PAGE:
Dear AOL, Congrats on your recent acquisition of TechCrunch- there’s no better team reporting on tech these days. They’ve really come into their own over the last couple of years and are producing high-quality articles and videos at scale and driving conversations forward that are important to all of us. I think you’re going to make a fortune selling ads against their content. Well done. Now that I have you all buttered up, I have a request. Within that tapestry of websites you bought is woven a gem in our little corner of the world. It's our very own anthropologic artifact that we’ve been co-creating with Mike and his team over the years. Within its hyperlinked catacombs lie hieroglyphs of startups as they rise, as they fall, as they exit into immortality and as they submerge quietly into the dead pool. It's an invaluable daily resource for many of us. Which is why I’m writing. CrunchBase is not much of a traffic driver within the TechCrunch network of sites, and it's starting to show. Look, I know it's only been a few months since the acquisition closed, but CrunchBase is already getting sad. Page load speeds are borderline unbearable, traffic seems to be sliding and content is becoming stale. As someone who has contributed data to CrunchBase and as a near-daily user of the service, I want to make sure this gem gets the attention it deserves.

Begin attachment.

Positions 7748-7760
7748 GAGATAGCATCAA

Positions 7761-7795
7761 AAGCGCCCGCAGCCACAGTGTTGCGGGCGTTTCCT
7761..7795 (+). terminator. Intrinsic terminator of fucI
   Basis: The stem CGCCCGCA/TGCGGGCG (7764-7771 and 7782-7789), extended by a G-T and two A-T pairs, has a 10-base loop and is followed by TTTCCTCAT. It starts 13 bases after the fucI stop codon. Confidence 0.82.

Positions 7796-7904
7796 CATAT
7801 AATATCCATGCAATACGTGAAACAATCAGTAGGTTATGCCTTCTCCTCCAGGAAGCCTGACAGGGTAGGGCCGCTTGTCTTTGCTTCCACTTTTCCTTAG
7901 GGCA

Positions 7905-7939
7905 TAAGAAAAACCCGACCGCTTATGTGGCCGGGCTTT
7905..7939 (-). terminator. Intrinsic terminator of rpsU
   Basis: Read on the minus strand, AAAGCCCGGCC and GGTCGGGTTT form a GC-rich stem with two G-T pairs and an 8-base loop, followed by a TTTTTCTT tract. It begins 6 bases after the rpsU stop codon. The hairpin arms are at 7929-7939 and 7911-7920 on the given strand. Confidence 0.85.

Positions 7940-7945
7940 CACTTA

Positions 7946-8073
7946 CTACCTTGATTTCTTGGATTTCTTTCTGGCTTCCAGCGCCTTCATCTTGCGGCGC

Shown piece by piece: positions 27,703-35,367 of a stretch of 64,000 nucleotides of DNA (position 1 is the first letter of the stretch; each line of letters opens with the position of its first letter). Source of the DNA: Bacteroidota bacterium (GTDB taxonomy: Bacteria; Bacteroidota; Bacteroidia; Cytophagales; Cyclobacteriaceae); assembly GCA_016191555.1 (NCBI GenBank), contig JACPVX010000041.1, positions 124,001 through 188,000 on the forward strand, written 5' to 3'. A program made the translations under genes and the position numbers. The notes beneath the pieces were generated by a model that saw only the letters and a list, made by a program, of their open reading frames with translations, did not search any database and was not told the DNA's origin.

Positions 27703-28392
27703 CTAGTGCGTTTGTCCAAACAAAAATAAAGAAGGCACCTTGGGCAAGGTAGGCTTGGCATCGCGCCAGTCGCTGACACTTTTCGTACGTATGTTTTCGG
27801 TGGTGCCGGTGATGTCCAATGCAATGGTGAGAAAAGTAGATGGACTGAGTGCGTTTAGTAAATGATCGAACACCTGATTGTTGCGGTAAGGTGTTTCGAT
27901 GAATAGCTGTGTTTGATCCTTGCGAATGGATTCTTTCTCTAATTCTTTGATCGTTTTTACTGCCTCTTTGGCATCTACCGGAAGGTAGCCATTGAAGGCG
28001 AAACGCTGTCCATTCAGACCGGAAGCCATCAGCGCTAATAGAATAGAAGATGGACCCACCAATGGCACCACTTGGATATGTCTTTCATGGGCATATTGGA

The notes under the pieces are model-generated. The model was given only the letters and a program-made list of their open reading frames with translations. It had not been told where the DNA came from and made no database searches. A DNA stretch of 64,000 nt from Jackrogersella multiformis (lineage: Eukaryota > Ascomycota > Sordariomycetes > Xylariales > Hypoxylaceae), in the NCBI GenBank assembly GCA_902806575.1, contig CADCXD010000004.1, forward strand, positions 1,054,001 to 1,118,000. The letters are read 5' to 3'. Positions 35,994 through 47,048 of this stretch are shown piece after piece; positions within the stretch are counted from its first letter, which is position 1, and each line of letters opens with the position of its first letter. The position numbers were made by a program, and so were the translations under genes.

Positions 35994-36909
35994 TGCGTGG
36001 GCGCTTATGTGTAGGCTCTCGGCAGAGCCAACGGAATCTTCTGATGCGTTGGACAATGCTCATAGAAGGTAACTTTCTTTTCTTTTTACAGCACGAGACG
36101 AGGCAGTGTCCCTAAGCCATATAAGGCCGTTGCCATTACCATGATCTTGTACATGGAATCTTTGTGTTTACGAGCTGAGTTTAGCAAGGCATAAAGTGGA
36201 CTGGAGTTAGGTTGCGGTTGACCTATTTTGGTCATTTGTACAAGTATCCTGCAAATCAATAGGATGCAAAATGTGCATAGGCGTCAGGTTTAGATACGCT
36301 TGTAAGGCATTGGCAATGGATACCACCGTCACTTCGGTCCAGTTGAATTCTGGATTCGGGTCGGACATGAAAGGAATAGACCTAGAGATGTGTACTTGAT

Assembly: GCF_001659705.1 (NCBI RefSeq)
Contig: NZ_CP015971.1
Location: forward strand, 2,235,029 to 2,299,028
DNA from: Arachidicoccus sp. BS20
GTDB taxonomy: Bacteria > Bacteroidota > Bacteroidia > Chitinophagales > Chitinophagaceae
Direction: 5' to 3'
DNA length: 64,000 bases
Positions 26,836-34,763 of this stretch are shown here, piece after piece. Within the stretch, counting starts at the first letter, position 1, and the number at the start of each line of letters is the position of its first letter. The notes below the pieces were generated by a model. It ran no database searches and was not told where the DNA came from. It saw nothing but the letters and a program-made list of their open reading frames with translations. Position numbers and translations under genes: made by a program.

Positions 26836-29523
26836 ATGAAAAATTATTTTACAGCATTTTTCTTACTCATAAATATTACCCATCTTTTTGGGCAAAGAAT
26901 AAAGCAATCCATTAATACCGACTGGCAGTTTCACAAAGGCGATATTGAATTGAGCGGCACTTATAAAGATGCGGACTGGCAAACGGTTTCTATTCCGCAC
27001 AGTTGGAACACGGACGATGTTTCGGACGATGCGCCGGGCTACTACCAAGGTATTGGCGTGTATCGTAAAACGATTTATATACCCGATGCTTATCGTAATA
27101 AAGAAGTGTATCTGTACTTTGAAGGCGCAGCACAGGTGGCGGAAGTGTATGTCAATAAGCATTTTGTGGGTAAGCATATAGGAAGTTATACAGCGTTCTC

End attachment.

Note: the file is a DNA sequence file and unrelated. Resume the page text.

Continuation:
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  15. Editor-in-Chief, Managing Editor Leave Engadget